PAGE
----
This is a simplistic, 10,000 ft above ground perspective, we think. Undoubtedly, and as per our last two letters, liquidity seems not to be an issue and the intervention of central banks will do little to prevent what we think will be a crash. This crash will be nothing else than the repudiation of the uncertainty provoked by and the misleading nature of zero interest rates, as well as of the increasing financial repression. But exactly for this reason, the status quo will not leave without a fight that will involve more capital controls, price controls, unilateral currency devaluations and a diversity of other interventions.
On this basis, we think it will be wise to be cautious taking a trading view. We will not only have to protect our savings, our assets “nominally”, but physically as well. Coming from Argentina, we have the dubious benefit of knowing a thing or two about this, but it may not be all that handy. After all, the developed world has its own methods and (going by the experience in the manipulation of the price of gold) one of them is the manipulation of prices via the futures markets.
In the futures market, prices can be affected on an unfunded basis, that is…without actually having to own an asset or all the cash to own it. As long as futures markets exist and regulators impose a risk weight on the assets that serve as collateral, the defenders of the status quo will have a tool to inflict pain on those who want to seek refuge in real assets. Therefore, it is valid to ask what could bring the collapse of the futures markets. High inflation would be one of the factors, but in our view, it is a longer term one. A simple answer to the question is this: Futures markets will collapse when an asset that was supposed to be delivered, cannot be delivered in the quantities and at the time it was going to be delivered. Most likely, due to the failure of a big counterparty, followed by that of the corresponding clearinghouse. This event, if it takes place and we think there is an increasing likelihood that it will, will really boost the flight from nominal to real capital.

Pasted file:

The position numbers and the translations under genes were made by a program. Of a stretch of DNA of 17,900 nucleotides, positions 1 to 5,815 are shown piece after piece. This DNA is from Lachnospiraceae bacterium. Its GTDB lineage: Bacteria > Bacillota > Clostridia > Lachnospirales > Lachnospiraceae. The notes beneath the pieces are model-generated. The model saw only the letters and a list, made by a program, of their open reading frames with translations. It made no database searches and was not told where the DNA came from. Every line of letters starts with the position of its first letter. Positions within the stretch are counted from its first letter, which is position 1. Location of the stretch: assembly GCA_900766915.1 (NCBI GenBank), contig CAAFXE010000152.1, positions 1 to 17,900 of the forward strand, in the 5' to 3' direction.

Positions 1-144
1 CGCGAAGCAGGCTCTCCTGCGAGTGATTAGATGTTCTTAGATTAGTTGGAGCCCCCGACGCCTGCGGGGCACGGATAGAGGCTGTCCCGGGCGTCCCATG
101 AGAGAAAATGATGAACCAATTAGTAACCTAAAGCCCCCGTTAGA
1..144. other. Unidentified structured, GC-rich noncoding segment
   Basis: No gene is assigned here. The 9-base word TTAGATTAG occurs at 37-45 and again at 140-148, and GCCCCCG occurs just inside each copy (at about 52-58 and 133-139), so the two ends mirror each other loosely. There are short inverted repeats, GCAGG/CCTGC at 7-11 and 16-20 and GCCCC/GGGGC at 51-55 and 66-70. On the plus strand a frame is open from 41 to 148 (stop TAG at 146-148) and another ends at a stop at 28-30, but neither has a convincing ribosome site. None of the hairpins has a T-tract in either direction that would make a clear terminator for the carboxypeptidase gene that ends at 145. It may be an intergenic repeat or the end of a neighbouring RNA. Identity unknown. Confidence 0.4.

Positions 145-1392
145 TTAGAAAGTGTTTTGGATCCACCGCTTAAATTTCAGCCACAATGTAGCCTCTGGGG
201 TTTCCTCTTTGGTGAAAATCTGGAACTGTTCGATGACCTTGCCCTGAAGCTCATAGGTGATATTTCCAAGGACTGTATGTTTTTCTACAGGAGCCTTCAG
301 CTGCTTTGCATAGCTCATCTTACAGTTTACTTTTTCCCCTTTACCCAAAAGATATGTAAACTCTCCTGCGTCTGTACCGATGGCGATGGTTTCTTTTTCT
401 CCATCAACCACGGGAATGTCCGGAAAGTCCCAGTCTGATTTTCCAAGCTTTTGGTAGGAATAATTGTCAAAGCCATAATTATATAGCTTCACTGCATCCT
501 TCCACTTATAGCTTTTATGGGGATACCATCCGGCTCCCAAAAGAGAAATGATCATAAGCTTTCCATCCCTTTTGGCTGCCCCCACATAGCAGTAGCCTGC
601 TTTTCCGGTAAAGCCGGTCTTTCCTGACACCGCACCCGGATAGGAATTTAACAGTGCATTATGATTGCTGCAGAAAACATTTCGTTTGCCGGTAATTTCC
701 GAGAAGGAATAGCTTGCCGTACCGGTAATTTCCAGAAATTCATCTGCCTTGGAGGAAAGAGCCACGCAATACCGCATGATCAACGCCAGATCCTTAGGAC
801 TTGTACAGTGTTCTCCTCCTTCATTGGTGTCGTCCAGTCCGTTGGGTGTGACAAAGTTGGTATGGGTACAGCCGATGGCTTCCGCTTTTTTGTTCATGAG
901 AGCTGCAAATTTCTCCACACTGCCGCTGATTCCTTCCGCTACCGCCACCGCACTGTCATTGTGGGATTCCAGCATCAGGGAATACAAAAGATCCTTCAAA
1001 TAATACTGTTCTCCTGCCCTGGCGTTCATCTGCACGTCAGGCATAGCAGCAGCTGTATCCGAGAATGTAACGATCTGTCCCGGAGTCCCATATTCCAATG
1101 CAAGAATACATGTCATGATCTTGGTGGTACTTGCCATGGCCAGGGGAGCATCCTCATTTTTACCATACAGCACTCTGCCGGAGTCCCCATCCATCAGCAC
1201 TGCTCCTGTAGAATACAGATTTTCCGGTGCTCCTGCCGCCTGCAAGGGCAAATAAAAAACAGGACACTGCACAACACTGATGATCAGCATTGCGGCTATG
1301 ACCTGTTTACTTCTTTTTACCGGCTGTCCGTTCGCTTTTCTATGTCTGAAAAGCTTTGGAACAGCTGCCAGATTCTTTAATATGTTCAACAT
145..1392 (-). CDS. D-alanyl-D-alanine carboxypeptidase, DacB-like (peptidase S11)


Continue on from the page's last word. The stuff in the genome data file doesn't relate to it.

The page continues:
Why do we think there might be an increasing likelihood of it happening? Because it would be the unintended consequence of the same manipulative actions governments are taking to affect spot prices. As these manipulations increase, their unintended consequence is more likely to occur, just like it did happen to the derivatives position of a well-known, global bank.
With these words of caution, we can only add that the future weeks, months, will be horribly volatile and that one will have to sit tight, and on the margin, move nominal capital to real capital at each opportunity. Policy makers believe they are still in control, but they are not. And by the time they find out, it will be too late for us to take any protective measures. The European periphery, for all practical purposes, is already out of the Euro zone. The US, for all practical purposes, is insolvent. The creditor countries of the world, for all practical purposes, are heading towards deception, as they find out that their mercantilist view of reserves management has destroyed wealth and misallocated capital. The Middle East, for all practical purposes, is heading towards complete anarchy and the commodity countries likeCanadaorAustralia, have left their fate in the hands of hope, unable to steer a course on their own, at the mercy of global capital flows…and hope is seldom a good strategy.
clearing house,crash,Euro-zone,futures market,gold,gold manipulation,high inflation,hyperinflation,manipulation,periphery,risk weight,stocks,volatility